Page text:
On September 3, 1846 the planet Neptune, which is not visible to the unaided eye, was discovered, but the way it was discovered is what fascinates me. After the discovery of Uranus in 1781, its observed orbit wasn’t the same as its predicted one. Some at the time speculated that Newton’s law of universal gravitation either didn’t work, or worked differently at such great distances from the Sun.[i] However, three mathematicians believed that Uranus’ orbit was being influenced by an as-of-then undiscovered planet farther out in the solar system, and independently calculated where such a body might be located. Johann Gotfried Galle, using Urbane Jean Joseph Verrier’s calculations, went looking for it with a telescope, and found it only one degree off from its calculated position.[ii]
Meanwhile, Back In The Project Management World…
One of the reasons I find this astrology story fascinating has to do with its implications in Project Management Science, along the lines of how we receive and interpret apparent contradictions in the way our projects’ performance unfolds. In a sense, when we freeze our cost, schedule, and (to a lesser extent) scope baselines, we are quantifying the expectations of our projects, and use those parameters to predict where they will be at their completion. When projects come in late, or over budget, there naturally arises a need to know the causes, for educational, economic, or even legal purposes, and the nominal record for ascertaining these causes is the Change Control Log, along with its attendant Baseline Change Proposals/Requests (BCPs/BCRs). Of course, the most commonly-held reasons for PM difficulties include:
- Poor original estimates
- Scope creep (informal, client-induced increases to the scope baseline, not reflected in the other two)
- Contingency event (specifically, in-scope, uncosted)
- An element of vagueness in the scope baseline that allows the contractor to pursue an end inconsistent with the customer’s expectations
- …or poor performance.
Each of these has a nominal response associated with it, which are not appropriate for the others. For example, if some customer representative has verifiably authorized scope that was not included in the original baseline, but did not do so formally, the solution would be to capture that scope, estimate its cost and duration, and process a BCP to update the appropriate baselines. However, this remedy is clearly inappropriate if the contractor has performed poorly. And yet, these causal factors and their appropriate responses have been around for decades, if not longer, which raises the question: Why does the whole change control process tend to be contentious, rather than fairly standard, automatic, and anodyne?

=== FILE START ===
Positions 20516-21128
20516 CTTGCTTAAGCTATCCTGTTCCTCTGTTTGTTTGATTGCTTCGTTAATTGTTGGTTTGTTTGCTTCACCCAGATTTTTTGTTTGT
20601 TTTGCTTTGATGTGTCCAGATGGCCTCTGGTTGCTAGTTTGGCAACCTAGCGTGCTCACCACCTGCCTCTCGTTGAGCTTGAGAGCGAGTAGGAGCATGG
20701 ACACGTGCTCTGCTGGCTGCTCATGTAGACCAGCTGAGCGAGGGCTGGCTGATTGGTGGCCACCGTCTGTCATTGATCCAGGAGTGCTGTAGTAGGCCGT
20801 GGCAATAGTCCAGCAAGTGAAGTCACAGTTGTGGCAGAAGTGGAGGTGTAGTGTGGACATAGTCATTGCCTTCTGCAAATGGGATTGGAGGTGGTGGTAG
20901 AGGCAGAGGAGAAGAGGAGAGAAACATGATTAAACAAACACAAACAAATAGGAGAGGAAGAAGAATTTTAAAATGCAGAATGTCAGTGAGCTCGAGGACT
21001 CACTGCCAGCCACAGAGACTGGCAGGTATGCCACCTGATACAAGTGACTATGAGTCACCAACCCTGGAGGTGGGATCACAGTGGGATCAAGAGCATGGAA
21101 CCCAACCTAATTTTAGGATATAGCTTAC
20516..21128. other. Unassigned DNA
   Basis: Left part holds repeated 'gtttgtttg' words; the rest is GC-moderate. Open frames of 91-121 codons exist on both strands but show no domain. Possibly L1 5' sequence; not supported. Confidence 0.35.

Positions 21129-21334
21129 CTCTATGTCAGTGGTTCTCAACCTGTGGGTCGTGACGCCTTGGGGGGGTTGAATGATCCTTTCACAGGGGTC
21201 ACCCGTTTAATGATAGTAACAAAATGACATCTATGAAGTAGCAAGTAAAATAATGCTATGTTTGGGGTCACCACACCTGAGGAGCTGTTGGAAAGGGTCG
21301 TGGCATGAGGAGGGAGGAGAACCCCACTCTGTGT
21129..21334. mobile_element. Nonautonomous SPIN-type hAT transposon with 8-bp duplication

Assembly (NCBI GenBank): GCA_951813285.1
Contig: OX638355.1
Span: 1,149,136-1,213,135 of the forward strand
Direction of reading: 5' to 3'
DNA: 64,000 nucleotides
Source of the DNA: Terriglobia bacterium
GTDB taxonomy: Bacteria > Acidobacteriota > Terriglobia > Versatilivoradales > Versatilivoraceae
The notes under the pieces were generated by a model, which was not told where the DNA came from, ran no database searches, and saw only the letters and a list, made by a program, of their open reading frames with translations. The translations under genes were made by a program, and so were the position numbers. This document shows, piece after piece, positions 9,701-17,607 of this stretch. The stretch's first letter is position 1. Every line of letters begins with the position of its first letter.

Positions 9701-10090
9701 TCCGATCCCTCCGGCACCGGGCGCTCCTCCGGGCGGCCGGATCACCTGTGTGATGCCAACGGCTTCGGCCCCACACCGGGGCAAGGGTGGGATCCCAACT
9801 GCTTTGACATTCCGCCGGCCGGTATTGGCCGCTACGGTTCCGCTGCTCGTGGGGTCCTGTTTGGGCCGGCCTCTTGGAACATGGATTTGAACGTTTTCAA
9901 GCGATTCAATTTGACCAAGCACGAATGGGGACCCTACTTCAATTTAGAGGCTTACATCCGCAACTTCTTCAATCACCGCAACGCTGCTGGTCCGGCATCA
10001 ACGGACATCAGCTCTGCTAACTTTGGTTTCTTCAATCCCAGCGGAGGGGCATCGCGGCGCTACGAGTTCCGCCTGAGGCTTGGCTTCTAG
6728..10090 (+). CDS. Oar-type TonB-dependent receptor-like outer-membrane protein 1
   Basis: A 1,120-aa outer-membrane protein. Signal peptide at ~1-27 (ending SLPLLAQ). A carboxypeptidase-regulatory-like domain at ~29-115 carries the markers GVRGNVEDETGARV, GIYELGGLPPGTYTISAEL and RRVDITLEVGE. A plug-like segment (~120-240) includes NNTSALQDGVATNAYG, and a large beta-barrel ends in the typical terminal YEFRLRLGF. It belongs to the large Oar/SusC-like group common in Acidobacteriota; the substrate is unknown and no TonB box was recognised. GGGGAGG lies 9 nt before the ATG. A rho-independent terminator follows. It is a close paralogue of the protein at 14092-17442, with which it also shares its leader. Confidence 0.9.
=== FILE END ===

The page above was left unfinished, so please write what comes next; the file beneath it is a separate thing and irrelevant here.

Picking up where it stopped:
Here’s where the seasoned PMs realize that there’s something else going on here, something that’s not visible to the unaided eye. Consider one of my oft-used axioms, Affordability, Quality, Availability: pick any two. As discussed in this space two weeks ago, in most contracts Availability is already set in stone, since most projects have a contractual start date, if not finish date. Affordability is also set, since contracts are usually awarded on the basis of which contractor submitted the lowest bid that appeared to accomplish the scope. With Quality the most often pushed-aside aspect of the three, we have the following unseen forces pulling on the observable aspects of change control, in the same order from the list above:
- Estimators are often pressured to turn in lower cost and shorter schedule estimates, since these are the parameters that usually determine which organization wins the contract in the first place.
- Contractors are almost always under immense pressure to keep their customers happy, making it difficult to insist that any change or recommended improvement be brought in to the baselines formally, especially if the change is presented as trivial, or part of some form of normally expected (yet undocumented!) performance.
- Things get left out of the original baselines for a reason, and that reason is that nobody is expecting those things to happen, at least not with an “80% confidence interval.”
- If Affordability and Availability are already set, the only recourse left to the contractor is to target the minimally-acceptable level of Quality, as discussed two weeks ago.
- Poor performance is supposed to be paid out of any profit or award fees that would otherwise go to the contractor, leading to significant pressure to never acknowledge this as the primary causal factor of PM difficulties.
With all of these not-readily-apparent forces pushing and pulling on the supposedly frozen baseline, small wonder that all of the ensuing friction erupts in the only available venue, the change control process. This being the case, the question posed in this blog’s title should probably be turned around. It shouldn’t be “why is change control so contentious?”
It should be, how is it that it’s not more so?
[i] See Breitman, Daniela, Today in science, Discovery of Neptune, https://earthsky.org/human-world/today-in-science-discovery-of-neptune.